Why Chengdu Spends More on Luxury Than Wealthier Cities

Chengdu is not one of the richest or most populous cities in China. Home to 10.6 million people, it’s only the sixth largest city by population, and its GDP of 1.39 trillion RMB ranks eighth. Yet it is the third biggest luxury market in China, just behind Shanghai and Beijing.

Chengdu’s status as one of the top cities for luxury brands is evident in the performance of its malls. The city in Sichuan Province is home to Swire Properties‘ only high-end mall in Western China, Sino Ocean Taikoo Li, which has achieved double-digit growth since opening in 2014. Another mall, Chengdu IFS, turned over 3.85 billion RMB in 2016, a 17 percent increase from 2015. Luxury department store Lane Crawford chose Chengdu as its third location in mainland China, after Beijing and Shanghai.

So why is Chengdu so receptive to luxury brands and high-end malls?

1. The Local Bling Culture

“People in Chengdu prefer to dress head to toe in luxury labels,” said Jingyi Hu, 25, a Chengdu native. “Luxury goods are almost necessities in their lives.”

“College students with little or no disposable income would purchase a luxury item on monthly installments,” Hu said. She also told us that the second-hand luxury trade and daigou (unlicensed resellers) have prospered in the city.

In part, the bling-obsessed culture is a byproduct of Chengdu’s history and geography. Since ancient times, Sichuan Province has been known as a land of abundance (天府之国), being one of the most fruitful food production bases in China. Frequent earthquakes help give locals a ‘living in the moment’ attitude, which is reflected in consumer attitudes: I’ll have whatever I want, right now.

A recent survey showed that more than 80 percent of local consumers buy luxury goods for their own use, instead of gifting. It is these locals, not visitors, who purchase 60 percent of Chengdu’s luxury products. That’s very different to Hong Kong, for instance, where luxury sales rely heavily on mainland Chinese tourists.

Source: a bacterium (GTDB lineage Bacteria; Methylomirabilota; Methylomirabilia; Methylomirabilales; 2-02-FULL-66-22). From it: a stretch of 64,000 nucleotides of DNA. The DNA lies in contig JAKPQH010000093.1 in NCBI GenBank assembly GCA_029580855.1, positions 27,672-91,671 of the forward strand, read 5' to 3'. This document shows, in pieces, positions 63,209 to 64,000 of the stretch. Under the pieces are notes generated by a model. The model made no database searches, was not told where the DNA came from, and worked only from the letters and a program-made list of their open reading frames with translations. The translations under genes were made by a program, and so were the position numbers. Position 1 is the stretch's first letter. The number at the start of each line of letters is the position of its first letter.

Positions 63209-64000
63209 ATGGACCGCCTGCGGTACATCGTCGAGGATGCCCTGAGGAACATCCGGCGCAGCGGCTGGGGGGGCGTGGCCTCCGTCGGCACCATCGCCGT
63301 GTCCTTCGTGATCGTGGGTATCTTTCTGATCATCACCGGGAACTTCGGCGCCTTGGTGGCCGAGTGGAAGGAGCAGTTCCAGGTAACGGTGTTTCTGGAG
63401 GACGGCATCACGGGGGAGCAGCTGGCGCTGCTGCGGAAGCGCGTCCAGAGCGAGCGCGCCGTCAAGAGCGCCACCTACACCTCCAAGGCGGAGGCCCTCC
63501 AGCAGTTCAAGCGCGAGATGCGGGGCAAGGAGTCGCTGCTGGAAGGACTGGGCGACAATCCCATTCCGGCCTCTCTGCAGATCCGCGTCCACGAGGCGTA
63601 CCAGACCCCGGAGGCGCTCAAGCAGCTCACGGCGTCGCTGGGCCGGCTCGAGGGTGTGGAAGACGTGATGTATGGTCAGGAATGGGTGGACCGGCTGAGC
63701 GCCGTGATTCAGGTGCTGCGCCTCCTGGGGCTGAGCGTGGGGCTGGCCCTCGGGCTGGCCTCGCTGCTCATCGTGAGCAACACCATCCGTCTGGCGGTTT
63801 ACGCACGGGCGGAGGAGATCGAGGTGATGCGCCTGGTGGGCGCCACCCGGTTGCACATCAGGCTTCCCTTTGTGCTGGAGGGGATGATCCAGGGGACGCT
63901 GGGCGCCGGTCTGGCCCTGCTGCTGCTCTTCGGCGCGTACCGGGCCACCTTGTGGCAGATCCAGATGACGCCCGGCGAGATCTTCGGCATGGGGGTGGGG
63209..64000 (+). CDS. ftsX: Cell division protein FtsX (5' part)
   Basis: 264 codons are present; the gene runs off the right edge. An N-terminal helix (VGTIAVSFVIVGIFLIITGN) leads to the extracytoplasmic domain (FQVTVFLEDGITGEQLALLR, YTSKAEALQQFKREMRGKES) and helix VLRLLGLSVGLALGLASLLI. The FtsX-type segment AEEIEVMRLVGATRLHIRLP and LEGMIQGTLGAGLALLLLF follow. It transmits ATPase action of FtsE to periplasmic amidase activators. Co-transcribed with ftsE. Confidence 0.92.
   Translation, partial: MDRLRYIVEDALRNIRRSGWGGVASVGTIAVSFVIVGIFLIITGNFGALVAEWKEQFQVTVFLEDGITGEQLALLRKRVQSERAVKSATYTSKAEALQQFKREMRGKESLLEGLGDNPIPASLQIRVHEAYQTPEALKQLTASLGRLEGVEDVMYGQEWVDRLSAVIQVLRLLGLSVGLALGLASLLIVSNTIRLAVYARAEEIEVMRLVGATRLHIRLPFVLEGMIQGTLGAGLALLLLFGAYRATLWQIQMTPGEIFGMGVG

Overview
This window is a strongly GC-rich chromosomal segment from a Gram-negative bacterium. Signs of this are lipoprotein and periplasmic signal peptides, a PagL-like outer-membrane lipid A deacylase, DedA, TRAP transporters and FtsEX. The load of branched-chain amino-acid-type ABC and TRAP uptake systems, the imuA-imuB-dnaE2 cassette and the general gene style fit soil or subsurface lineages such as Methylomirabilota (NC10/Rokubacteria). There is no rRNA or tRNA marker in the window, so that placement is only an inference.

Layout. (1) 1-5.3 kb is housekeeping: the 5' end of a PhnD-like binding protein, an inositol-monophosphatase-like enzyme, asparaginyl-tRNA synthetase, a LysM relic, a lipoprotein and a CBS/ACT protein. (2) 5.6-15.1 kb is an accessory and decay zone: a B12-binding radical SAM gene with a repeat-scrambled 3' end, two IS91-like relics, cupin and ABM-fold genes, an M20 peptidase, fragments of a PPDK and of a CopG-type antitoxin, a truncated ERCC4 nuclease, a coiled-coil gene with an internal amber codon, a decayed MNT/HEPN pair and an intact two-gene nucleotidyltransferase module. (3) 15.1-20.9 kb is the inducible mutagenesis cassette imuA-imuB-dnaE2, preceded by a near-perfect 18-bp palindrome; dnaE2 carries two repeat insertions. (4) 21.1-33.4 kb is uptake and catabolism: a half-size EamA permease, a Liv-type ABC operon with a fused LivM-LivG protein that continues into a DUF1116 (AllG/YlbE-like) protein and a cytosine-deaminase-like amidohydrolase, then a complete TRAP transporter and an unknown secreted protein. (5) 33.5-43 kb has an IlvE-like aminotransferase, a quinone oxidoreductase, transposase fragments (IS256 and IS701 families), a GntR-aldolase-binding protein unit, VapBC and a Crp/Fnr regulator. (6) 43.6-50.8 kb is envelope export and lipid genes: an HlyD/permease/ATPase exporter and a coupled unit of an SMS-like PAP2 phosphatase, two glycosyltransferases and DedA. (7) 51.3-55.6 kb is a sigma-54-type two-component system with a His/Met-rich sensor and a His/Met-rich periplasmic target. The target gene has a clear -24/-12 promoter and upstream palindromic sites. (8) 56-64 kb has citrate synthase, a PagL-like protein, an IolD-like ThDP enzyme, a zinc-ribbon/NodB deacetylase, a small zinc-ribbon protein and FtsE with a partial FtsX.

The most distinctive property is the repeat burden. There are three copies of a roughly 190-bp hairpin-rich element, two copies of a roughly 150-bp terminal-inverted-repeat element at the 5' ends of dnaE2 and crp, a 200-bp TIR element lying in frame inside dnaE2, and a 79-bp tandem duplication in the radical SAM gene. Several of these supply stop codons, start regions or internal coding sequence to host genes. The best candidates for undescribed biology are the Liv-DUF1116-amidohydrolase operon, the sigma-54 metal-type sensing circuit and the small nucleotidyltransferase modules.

2. It’s a Gateway

Chengdu Renhe Spring Department Store. Photo: Baidu Baike.

Every weekend in the Chengdu Renhe Spring Department Store parking lot, you can spot dozens of vehicles with license plates from outside Chengdu. The city attracts affluent people from surrounding areas such as Yunnan, Tibet, and Xinjiang. For them, cities like Beijing, Shanghai, and Shenzhen are too far east, and Chengdu offers a similar level of luxury shopping at much closer proximity.

Tourists are also drawn to Chengdu by its pandas and cuisine, perhaps the most renowned in China, and brands have begun to take advantage of luxury-loving tourist arrivals in Chengdu. At the end of 2013, Armani chose Chengdu to build its first residential project in China, a 65-story building named the “Art Residence”.

3. It’s a Test Kitchen

Vogue China editor in chief Angelica Cheung with Chinese-Korean pop star Victoria Song, Taiwanese cellist and actress Nana Ouyoung at the Chanel show in Chengdu. Photo: Vogue China/Instagram

As first-tier cities have become increasingly saturated with luxury brands, many are trying to expand to lower-tier cities. Because of its perfect blend of local consumers and lower-tier city tourists, Chengdu presents an opportunity for brands to test their products and marketing strategies with a different crowd.

French luxury brand Chanel hosted its 2018 Resort collection fashion show in Chengdu. And in March last year, Victoria’s Secret announced its fifth flagship store in the world will be built on 2,300 square meters of prime real estate in Chengdu. That speaks to Chengdu’s status as a fashion capital. The other four are located in global megacities New York, London, Shanghai, and Moscow.

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